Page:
Infact, of the three 300S chassis ordered by Cunningham the first was destined for his wife Lucy's cousin, gentleman driver Bill Lloyd, the second was for Cunningham's own team and the third was for his great friend, fellow racer Bill Spear.

    Bill Lloyd eventually took delivery of '3051' in the early spring of 1955. He maintained a very busy competition schedule with the car over the following two seasons which included the following:

    - 1st May 1955- Thompson Connecticut (SCCA Regional Main Event), 1st OA, Bill Lloyd #12
    - 15th May 1955- Cumberland (SCCA National), 3rd OA, Bill Lloyd #32
    - 4th July 1955- Beverly (Race 3 Preliminary SCCA National), 3rd OA, Bill Lloyd #21
    - 4th July 1955- Beverly (Main Event SCCA National), 4th OA, Bill Lloyd- #21 19th July 1955- Mt. Equinox Hillclimb, 1st OA, Bill Lloyd #5
    - 4th September 1955 Thompson (Main Event), 1st Class D (OA not known), Bill Lloyd #21
    - 16th October 1955- Hagerstown Maryland (SCCA National Main Event), 4th OA, Bill Lloyd #16

    - Early 1956- Mount Equinox Hillclimb, 1st OA, Bill Lloyd
    - Early 1956- Thompson, 1st OA, Bill Lloyd
    - 20th May 1956- Cumberland Airport (SCCA National Main Event) 1st Class/3rd OA, Bill Lloyd #30
    - 24th June 1956- Elkhart Lake, 2nd Class (D)/7th OA, Bill Lloyd #16
    - 7th July 1956- Beverly MA, 2nd Class (D)/7th OA, Bill Lloyd #16
    - 19th August 1956- Montgomery NY (Race 4 Prelim.), 2nd OA, Bill Lloyd #58
    - 19th August 1956 Montgomery NY (Main Event) 2nd OA, Bill Lloyd #58 (see photo in Burnside book, p. 38)
    - Autumn 1956- Watkins Glen, 3rd OA, Bill Lloyd
    - 8th December 1955- Nassau, DNF (crashed & quickly repaired) Bill Lloyd #30 (see Burnside book, p. 87)
    - 9th December 1956- Nassau Trophy, 1st OA, Stirling Moss #30

    After two intense years of racing including five first overall placings, Bill Lloyd parted with his faithful '3051' and it was acquired by another wealthy patron, Marguerite du Pont de Villiers Ortiz, a member of the Du Pont family married to Harry Clark Boden IV, whose business interests included the Jaguar dealership for Newark. Their drivers were Bark Henry and Fred Windridge, although Bill Lloyd also reappeared in the car occasionally.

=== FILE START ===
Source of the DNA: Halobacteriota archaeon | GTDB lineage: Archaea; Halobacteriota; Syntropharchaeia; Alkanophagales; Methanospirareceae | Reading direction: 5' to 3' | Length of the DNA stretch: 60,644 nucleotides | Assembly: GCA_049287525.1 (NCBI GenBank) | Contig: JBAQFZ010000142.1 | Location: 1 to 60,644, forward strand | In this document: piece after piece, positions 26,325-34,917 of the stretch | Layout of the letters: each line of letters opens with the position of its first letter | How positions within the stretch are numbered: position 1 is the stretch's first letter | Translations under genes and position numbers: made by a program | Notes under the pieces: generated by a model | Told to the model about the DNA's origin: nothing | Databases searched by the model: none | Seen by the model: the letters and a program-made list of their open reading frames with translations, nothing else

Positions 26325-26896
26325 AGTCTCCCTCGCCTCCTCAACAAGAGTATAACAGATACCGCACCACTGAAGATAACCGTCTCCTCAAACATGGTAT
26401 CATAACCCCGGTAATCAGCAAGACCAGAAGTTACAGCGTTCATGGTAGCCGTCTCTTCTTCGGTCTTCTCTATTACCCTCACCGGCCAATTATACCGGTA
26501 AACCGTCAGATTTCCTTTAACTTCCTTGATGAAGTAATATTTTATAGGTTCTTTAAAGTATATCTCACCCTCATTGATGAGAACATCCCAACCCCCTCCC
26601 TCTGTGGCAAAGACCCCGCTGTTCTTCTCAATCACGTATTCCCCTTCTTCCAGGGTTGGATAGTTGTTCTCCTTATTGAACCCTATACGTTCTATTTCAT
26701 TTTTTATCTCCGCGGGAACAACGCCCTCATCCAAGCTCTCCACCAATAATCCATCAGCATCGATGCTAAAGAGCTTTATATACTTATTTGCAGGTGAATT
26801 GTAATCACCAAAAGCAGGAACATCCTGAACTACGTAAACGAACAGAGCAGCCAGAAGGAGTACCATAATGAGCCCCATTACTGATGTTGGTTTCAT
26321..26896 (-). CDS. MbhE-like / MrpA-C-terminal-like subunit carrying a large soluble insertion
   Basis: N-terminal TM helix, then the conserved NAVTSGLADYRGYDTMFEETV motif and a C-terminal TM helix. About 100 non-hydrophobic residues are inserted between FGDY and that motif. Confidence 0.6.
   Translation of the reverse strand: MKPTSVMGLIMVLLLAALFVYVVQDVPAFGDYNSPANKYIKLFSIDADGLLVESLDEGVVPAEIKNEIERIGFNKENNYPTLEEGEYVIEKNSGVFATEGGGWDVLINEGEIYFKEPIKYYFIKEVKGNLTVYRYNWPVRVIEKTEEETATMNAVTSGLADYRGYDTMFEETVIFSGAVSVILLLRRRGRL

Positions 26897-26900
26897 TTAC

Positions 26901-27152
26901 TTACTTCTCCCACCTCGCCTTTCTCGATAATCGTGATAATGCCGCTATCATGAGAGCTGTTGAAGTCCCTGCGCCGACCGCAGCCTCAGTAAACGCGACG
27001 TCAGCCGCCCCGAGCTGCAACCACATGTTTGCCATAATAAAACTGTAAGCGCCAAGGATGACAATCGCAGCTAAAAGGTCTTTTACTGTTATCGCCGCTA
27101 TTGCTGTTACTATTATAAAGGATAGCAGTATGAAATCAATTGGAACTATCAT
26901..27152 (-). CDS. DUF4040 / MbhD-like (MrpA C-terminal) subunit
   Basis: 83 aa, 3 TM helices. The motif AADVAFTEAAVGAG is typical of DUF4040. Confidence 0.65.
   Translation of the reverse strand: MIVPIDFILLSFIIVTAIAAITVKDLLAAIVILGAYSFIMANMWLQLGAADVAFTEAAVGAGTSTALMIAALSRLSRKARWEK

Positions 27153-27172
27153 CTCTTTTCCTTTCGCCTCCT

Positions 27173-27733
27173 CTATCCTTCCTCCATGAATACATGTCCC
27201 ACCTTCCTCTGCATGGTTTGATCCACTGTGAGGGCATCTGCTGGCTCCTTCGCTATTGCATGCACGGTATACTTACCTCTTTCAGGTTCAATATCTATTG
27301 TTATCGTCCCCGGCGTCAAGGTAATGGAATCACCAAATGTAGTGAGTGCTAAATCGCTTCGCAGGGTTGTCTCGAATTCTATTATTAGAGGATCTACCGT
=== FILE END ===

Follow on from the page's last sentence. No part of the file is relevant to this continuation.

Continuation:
- 18th August 1957- Montgomery AFB, 2nd OA, John Fitch #100
    - 17th September 1957- Watkins Glen, 3rd OA, Bill Lloyd #16
    - Autumn 1957- Louisville, Bark Henry #214 (??)

    - 20th April 1958- Marlboro, Bark Henry
    - 4th May 1958- VIR President's Cup, Bark Henry
    - Summer 1960- Thompson(?), 1st OA, Fred Windridge

    Around 1960 Mrs de Villiers Ortiz sold the now ageing Maserati and no further racing results are known from this period. By 1973, long into retirement, it had passed into the hands of long time US Maserati collector and historian Joel Finn and from him, via Michael Johnson of Belfast, Ireland it entered the long term ownership of Scotsman Angus Spencer-Nairn in Jersey, Channel Islands in May 1977. It spent the next two decades on the small island before emerging in the summer of 1999 to be sold first to dealer/ racer Klaus Werner in Germany and then to dealer Axel Schutte. Now ripe for restoration, it was entrusted to specialist Mario Linke in Cologne, after which it was acquired by collector Peter Wunsch in March 2000. Just over three years later Jos Koster in Holland bought the car, and from him it passed to the present owner.

    He had been searching for a Maserati 300S for some time and his brief was for a 'no stories', all correct and 'matching numbers' car which could be prepared for safe and competitive historic racing without compromising its originality. This aim has been achieved and whilst retaining all its original components, '3051' has been competitive at the Monaco Grand Prix Historique, the Shell Ferrari Maserati Challenge, the retrospective Mille Miglia and, most recently, the Goodwood Revival. It has been beautifully prepared without regard to expense: there are maintenance and preparation bills on file during the current ownership for well over €200,000 and a spare five-speed gearbox is available by separate negotiation. Offered with much period and contemporary documentation, including racing passport and German registration, this classic front-engined Maserati sports-racing car is worthy of close inspection and absolutely 'on the button', ready for immediate historic action or road enjoyment.

    It is a perfect example of one of Italy's all-time great racing automobiles.